How CIOs can win over skeptical CEOs

Selling chief execs on digital platforms requires CIOs to focus on outcomes—and seek help from their C-suite peers

Selling major technology initiatives to CEOs has grown easier over the years, but CIOs still report pushback over a range of issues. According to a new survey of 600 executives worldwide by ESI ThoughtLab and ServiceNow, 82% of respondents see digital enterprise platforms as vital to the overall business, yet only 40% of CEOs share the same view.

One possible reason for the gap in support is that senior execs don’t sufficiently loop the boss into the process. “The CEO will definitely want to be well briefed and feel like he or she is part of that decision-making process, especially if a project is expensive and disruptive enough,” says Mark Settle, a book author and a former CIO of seven companies, including Okta, Staples, and BMC Software.

So how do you make your best case? Fortunately, several measures exist to aid CIOs in their quest to get buy-in. The No. 1 rule is to think big picture and strategic; CEOs leave the tactical to others, so if you can focus on high-level objectives, you improve your chances.

Start with the big picture

The survey found that CEOs are more inclined toward digital transformation of the entire organization, or building a culture of innovation. Yet they seem to value digital enterprise platforms less than any other C-level executive. For CIOs, that suggests they may need to focus most on educating other key executives, highlighting how digital enterprise platforms are already showing they can help drive the larger goals of digital transformation.

The CEO will definitely want to be well briefed and feel like he or she is part of that decision-making process, especially if a project is expensive and disruptive enough.

In the survey, 43% of CEOs said they expected that within three years their companies will have largely or fully implemented an overall digital platform. Yet it’s up to CIOs to show how individual initiatives become part of a whole that drives results. CEOs need to know how these initiatives will accelerate innovation and improve time to market; more than anyone else in the C-suite, CIOs need to prove the case.

CIOs can be very helpful, says Settle, “to talk about how, from a change management perspective, [digital platform investment] is going to be for the company.”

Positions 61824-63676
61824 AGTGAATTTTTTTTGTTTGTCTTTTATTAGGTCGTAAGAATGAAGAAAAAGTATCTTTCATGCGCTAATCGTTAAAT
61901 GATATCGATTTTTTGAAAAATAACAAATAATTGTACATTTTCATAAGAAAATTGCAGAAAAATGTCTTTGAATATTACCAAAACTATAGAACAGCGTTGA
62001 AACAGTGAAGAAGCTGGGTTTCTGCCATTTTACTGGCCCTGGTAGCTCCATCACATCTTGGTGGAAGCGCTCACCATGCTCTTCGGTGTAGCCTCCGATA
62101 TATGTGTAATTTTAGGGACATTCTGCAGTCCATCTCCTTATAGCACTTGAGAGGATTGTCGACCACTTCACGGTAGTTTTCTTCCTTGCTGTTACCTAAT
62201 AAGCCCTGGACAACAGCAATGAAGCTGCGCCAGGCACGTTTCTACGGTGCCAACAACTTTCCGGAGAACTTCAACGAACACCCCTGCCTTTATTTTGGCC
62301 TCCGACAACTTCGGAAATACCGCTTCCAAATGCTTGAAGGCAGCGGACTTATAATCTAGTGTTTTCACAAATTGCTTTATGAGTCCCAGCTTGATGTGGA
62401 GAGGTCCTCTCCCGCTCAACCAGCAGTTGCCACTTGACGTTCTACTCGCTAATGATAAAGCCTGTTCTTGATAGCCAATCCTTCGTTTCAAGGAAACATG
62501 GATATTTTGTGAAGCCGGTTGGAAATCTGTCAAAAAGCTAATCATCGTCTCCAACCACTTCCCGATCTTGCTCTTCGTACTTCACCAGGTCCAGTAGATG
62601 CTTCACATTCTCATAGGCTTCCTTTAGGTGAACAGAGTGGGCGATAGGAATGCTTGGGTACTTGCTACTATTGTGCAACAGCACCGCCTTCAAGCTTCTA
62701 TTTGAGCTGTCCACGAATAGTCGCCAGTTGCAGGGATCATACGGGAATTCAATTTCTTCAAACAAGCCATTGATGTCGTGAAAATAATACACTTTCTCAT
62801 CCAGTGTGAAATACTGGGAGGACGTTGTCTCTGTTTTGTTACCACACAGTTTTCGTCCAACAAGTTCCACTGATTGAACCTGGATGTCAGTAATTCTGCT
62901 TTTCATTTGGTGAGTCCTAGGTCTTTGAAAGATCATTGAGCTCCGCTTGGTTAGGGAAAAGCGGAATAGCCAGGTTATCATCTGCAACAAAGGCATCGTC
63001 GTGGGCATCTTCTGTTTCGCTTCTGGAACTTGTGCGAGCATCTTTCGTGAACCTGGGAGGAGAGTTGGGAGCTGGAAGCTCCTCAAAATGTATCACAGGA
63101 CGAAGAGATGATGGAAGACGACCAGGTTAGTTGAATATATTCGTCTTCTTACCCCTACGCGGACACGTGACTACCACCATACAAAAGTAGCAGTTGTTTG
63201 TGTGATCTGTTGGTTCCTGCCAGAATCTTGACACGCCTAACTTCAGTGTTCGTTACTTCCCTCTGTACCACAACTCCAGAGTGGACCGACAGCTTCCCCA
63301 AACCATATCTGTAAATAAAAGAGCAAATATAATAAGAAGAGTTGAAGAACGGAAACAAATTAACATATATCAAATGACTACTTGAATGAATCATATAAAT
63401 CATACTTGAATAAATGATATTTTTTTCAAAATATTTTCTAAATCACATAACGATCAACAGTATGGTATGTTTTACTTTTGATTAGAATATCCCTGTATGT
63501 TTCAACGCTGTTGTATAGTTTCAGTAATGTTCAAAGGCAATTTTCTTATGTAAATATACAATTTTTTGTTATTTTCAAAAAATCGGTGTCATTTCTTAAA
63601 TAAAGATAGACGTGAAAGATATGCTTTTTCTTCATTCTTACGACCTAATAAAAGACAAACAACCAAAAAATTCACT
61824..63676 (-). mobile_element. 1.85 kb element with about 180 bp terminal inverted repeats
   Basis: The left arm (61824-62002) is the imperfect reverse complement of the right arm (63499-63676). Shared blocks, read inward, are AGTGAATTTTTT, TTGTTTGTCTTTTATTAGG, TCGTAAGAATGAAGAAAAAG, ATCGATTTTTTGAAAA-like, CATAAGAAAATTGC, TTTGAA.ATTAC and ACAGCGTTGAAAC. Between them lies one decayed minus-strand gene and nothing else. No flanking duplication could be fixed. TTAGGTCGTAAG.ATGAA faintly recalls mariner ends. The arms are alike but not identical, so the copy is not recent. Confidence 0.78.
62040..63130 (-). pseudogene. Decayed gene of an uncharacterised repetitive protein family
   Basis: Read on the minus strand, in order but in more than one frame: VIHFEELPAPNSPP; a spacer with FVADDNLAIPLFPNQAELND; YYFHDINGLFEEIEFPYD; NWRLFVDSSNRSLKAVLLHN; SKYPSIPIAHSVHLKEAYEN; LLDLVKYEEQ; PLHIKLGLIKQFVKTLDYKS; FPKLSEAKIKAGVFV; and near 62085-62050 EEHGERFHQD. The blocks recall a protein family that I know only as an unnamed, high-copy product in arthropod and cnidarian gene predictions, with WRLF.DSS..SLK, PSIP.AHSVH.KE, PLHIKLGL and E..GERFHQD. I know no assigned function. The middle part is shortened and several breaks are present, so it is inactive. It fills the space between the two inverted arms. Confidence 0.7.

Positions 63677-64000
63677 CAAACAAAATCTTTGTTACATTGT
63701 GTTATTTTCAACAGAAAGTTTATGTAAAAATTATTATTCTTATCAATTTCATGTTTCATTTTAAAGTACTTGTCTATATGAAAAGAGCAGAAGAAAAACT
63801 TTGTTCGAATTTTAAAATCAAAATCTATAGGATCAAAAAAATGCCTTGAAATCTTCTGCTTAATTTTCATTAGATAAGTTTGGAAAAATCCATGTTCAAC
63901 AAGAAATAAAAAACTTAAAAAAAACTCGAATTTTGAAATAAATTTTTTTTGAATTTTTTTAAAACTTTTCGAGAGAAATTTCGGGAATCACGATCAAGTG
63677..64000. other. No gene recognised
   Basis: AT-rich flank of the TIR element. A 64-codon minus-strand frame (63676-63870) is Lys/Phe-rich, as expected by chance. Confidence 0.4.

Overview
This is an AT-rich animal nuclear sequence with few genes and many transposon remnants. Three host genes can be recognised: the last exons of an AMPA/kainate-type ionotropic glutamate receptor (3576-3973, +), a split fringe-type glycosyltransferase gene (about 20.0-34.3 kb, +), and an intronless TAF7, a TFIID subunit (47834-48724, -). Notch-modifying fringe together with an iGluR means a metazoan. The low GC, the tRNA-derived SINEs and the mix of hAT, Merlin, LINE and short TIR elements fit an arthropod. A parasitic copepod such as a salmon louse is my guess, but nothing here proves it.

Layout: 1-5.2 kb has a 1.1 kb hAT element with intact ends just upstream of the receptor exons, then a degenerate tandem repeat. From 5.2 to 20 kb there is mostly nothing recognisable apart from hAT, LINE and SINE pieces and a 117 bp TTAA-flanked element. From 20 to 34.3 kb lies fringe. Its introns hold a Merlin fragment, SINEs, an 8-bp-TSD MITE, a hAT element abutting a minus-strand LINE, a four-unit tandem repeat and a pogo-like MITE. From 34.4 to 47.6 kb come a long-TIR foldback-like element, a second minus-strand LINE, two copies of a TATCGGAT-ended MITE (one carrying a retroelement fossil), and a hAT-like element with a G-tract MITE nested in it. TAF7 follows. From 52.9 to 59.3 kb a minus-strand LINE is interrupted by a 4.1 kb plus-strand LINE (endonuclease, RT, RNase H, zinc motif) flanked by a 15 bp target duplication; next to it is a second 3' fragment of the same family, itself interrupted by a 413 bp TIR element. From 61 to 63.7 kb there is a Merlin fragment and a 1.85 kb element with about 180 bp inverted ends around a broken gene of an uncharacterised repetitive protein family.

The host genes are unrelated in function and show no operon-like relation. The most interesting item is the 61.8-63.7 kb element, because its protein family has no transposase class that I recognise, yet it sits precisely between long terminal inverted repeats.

Focus on outcomes

In Settle’s experience, CEOs need to hear about how and where these digital-platform investments will make clear impacts across the organization. Fortunately, digital initiatives often come with clear lines to cost savings and profitability, building competitive advantage, and other benefits.

The survey data also points to clear outcomes from specific areas of investment in digital platforms. Surveyed organizations, for example, reported performance lifts from cloud-based open platforms, robotic process automation (RPA), and artificial intelligence (AI). Personalized customer experience platforms also yielded dividends.

But CIOs can’t leave it to spreadsheets to make their case, Settle argues; and they may need to present help from their C-suite peers to make it happen. CIOs need to generate “real enthusiasm” from other business unit leaders, says Settle, before they can expect a go-ahead from the CEO. As a CFO once told Settle, “I don’t believe any of those business-case numbers you show me, because you can make the numbers do whatever you want them to do.” Hearing directly from a business leader, the CFO told Settle, “counts 10 times more than any ROI number you give me.”

Consider cross-functional benefits

Organizations still mired in silo structures are often keen to find ways to bring disparate groups together. CEOs in particular are more likely to consider and approve digital-platform solutions that offer cross-functional benefits. In the ESI/ServiceNow survey, 26% of CEOs view silos as a barrier to successful digital enterprise platform implementation.

Not all CEOs are circumspect when it comes to digital platforms, of course, but their reticence can be a lesson in clarifying objectives. CIOs would do well to come well prepared.